> 25. (a) is probably (and ought to be) the intended answer; for 
> example, int p[6]; *p = 42; - of course, there are situations in 
> which an array /cannot/ be used as a constant pointer. For example: 
> int arr[32]; int *p = arr; size_t s1 = sizeof arr; s2 = sizeof p; 
> will give different values for s1 and s2 (EORWS).

Yeah.  I feel that an array really can't be used as a constant pointer,
because (e.g.) it has the wrong size, etcetera.

> 26. (d) is intended, but should say "any of the above" since it 
> clearly can't hold all of them at once (unions notwithstanding).

Pointers as a class can store all, so I think it's okay.

> 29. (d) is the expected answer, but the real answer is that the 
> behaviour of the code is undefined.

Yup.

> 34. (c) is the intended answer. Also, the cast is pointless.

But possibly there to throw you off.

> 43. (d) is the correct answer - argv is actually a pointer to pointer 
> to char, which points at the first element of an array of strings. It 
> is not clear what answer is intended, however.

I think they want "array of arrays of characters".  But it's not, because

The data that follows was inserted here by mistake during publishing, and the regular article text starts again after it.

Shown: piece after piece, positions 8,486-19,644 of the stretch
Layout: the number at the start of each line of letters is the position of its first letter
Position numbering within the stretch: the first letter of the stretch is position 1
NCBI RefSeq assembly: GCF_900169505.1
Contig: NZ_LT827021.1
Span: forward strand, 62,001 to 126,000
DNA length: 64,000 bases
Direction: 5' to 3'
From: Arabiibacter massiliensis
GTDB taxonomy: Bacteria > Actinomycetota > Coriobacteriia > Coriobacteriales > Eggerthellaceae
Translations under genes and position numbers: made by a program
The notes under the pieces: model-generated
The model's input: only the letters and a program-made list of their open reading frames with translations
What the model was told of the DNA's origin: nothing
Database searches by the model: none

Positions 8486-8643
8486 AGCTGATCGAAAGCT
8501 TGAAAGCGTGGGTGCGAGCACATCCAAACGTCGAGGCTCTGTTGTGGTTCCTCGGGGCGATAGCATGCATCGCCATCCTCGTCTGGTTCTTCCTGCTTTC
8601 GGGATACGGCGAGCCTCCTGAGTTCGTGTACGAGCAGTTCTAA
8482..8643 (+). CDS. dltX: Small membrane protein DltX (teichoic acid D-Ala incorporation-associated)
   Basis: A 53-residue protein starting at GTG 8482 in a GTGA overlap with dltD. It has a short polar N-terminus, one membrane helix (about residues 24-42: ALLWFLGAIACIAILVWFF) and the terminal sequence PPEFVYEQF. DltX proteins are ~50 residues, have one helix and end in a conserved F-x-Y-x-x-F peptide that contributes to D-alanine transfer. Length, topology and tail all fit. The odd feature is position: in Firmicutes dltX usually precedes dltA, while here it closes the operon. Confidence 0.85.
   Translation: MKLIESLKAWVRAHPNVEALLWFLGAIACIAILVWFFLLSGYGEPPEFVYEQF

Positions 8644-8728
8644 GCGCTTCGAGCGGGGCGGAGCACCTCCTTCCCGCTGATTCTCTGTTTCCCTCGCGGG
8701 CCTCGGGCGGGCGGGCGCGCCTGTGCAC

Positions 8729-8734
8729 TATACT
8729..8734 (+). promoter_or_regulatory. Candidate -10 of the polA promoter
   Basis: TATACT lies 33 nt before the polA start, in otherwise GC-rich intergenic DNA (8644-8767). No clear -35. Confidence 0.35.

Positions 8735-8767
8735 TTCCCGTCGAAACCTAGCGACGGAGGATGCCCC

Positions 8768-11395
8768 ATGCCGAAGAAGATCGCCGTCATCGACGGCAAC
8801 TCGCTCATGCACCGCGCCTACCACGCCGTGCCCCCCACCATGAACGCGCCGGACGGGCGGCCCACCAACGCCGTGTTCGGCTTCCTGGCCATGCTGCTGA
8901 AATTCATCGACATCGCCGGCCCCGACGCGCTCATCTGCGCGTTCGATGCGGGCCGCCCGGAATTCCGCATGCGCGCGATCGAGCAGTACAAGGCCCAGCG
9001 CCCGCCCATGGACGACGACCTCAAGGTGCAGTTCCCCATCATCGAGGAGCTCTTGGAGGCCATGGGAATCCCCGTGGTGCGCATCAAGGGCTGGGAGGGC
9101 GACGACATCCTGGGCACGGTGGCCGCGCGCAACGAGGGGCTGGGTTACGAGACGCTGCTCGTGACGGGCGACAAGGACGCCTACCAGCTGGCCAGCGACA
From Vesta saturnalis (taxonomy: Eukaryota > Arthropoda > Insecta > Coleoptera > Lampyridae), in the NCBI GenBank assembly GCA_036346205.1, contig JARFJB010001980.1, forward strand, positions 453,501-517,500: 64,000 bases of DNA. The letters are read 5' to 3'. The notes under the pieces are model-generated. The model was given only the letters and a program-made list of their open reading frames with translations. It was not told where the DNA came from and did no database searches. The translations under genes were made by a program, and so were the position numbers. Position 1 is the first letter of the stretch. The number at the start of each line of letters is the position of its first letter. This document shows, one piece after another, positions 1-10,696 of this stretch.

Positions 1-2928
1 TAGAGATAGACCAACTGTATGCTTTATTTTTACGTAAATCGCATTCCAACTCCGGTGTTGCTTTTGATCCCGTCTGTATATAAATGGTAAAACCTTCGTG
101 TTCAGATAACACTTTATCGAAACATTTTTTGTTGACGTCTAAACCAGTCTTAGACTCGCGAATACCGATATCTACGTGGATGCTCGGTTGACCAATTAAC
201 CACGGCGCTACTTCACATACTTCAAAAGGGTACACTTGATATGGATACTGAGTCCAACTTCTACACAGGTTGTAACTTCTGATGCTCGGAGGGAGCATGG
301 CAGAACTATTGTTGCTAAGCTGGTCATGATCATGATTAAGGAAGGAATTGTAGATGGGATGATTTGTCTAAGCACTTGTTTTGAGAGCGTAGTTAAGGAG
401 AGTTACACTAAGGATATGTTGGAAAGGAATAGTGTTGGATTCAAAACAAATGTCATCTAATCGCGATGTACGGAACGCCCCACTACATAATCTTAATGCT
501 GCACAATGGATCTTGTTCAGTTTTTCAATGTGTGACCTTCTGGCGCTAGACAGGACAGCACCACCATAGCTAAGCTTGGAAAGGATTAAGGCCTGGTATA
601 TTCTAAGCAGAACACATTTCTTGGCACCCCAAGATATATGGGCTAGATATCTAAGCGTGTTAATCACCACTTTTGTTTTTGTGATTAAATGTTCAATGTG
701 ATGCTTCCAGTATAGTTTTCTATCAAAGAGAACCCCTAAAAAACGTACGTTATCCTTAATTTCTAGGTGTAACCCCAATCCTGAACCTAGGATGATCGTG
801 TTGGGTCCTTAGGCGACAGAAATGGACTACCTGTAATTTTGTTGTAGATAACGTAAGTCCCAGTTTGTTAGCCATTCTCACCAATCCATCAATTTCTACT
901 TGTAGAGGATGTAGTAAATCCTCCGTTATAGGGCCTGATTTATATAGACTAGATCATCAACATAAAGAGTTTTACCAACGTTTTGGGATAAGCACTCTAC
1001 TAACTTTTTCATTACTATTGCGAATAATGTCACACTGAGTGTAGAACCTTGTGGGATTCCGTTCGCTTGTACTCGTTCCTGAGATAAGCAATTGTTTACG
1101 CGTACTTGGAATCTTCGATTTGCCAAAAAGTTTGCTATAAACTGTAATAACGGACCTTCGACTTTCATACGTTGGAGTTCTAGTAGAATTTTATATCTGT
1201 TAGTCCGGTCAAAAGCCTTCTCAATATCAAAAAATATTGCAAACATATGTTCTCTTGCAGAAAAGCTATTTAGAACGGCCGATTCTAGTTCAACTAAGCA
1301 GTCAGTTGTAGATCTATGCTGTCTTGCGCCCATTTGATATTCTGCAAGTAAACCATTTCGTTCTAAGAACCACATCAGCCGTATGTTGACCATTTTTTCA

an array of arrays of characters would have to specify the size of the
sub-arrays.

> The answering mechanism gave incorrect responses to several of these 
> questions, of which Q42 is the most embarrassing - it wants 10, where 
> the answer is quite obviously 9. I can think of no reasonable 
> circumstance in which any competent C programmer could possibly 
> imagine that 10 is a correct answer to that question.

Yeah.  That was the one that really stood out for me as being Just Plain
Dumb.

-s
-- 
Copyright 2009, all wrongs reversed.  Peter Seebach / usenet-nospam@seebs.net
http://www.seebs.net/log/ <-- lawsuits, religion, and funny pictures
http://en.wikipedia.org/wiki/Fair_Game_(Scientology) <-- get educated!
0
usenet-nospam (2309)
11/1/2009 9:31:05 AM
In <c67d9a14-64a2-41cb-ac39-148fbae42297@j9g2000prh.googlegroups.com>, 
spinoza1111 wrote:

<snip>
 
> I will take Peter's and Richard's silence on these posts to indicate
> incompetence to study this code and find flaws.

How kind. In return, I will take your failure to present evidence, 
when asked, of any specific claim you make as your acceptance that 
that specific claim is false. Which makes the vast, vast, vast vast